If you need a super simple way to get your kids to help around the house, try using chore sticks! It’s the easiest, best chore system we’ve ever used.
Part of being in a family is working together to take care of the home we all live in. This is something I feel strongly about, but it can be tricky to find a system that works for more than a couple of weeks.
I’ve been there.
I’ve tried a bunch of chore systems over the years, but the super simple plan that we’ve come back to several times—and is working brilliantly for us right now—is CHORE STICKS.
This idea isn’t unique to my family, but I was talking to a friend at the park the other day, and she was so excited about the idea that I thought maybe…just maybe…somebody else could use the reminder, too.
If getting kids to help out has been, well, a chore lately (I couldn’t resist), make yourself some chore sticks!
What are chore sticks?
Chore sticks are wooden sticks (we use craft sticks) with chores written on them. Each day, my kids draw out a chore, complete it, and show me what they’ve done. It’s that simple!
You don’t have to manage a complicated system or remember to keep track of a million checkboxes on a piece of paper. Just grab a pile of craft sticks, write all the jobs you think your kids can help with, and get started!
How do chore sticks work?
On the side of our fridge, we have a magnetized pencil holder that has two compartments. In one side (marked with a green dot) are all the chores that need to be done. In the other compartment are all the chores that have already been done recently.
Each day, my kids are responsible for picking one chore from the “to be done” cup, doing it, and then moving that stick to the “done” cup. Once all sticks have been done, I just grab the whole stack from the “done” cup and throw them back in the first cup and we start over!
What’s so great about chore sticks?
It’s easier for ME. Chore sticks are awesome because they take the pressure off of me to always be able to come up with chores for my kids to do. A lot of chore systems have set chores the kids are supposed to do every day, but this left us with a bunch of things that either NEVER got cleaned or I had to clean myself.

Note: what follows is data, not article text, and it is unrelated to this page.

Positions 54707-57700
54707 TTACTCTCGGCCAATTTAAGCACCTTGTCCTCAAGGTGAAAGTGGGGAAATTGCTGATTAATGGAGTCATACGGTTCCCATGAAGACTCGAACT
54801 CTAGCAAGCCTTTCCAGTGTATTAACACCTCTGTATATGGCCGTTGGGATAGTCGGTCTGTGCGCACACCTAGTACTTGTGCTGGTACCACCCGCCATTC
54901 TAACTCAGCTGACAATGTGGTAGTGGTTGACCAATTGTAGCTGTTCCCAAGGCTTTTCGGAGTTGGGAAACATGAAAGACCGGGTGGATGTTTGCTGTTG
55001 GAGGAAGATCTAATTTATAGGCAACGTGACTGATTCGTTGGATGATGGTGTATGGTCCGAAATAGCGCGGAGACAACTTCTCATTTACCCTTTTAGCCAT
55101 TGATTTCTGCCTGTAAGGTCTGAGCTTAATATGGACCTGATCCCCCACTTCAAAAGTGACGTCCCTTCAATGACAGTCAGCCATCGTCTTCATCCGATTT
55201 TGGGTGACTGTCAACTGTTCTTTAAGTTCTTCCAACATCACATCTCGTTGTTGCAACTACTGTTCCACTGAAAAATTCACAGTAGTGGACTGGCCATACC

So I switched to having the kids ask me for a daily “mommy’s helper” chore each day. That gave us a lot more variety, but then I was on the spot to come up with a chore every day, and it frustrated my oldest that he had to wait for me to give him a chore (he’d rather get them out of the way first thing).
Chore sticks solve BOTH problems.
The chores are ready to go anytime someone gets the urge to clean (or something like that), and we’re able to rotate through a lot more jobs.
Also, they are easy to change over time. You can easily add a new chore to the mix, or remove a stick that just isn’t working. As kids get older you can add harder chores, and you can add/remove chores for different seasons (like weeding, put away outside toys, wipe down patio furniture, etc.) Ultimate versatility!
How can you use them with kids of different ages?
It’s actually super simple! I have kids ranging from ages 4-10. Obviously, my 10-year-old is capable of more (and different) work than my four-year-old. But that’s easy to manage with this system.
Option 1: color code your sticks. I used a marker to put a green dot on all the chores that I thought were doable for my four-year-old (wiping baseboards, pulling weeds, wiping railings and cabinets, etc.). He knows to pick a “green” stick for his chores. Yes, his brothers sometimes like to choose those, too, and that’s fine. If we run out of green sticks, I just have my youngest be my helper with one of MY chores (like sorting socks from the laundry, or picking up toys from a specific part of the house). He’s kind of my shadow anyway, so it works for us.
Option 2: Assign a different number of chores for different kids. Maybe older kids do two chores a day instead of one. Right now, everybody in our house just does one per day. I wanted to keep things simple this summer, but we will surely make changes over time.
What chores do you put on the sticks?
I’m glad you asked! I have a whole list! Use them all, or choose your favorites and add your own ideas.
One note: I suggest using sticks for chores that go beyond the basics you already expect your kids to do every day. We don’t have sticks for making beds, cleaning your room, etc. Those daily routines are on their daily checklists instead.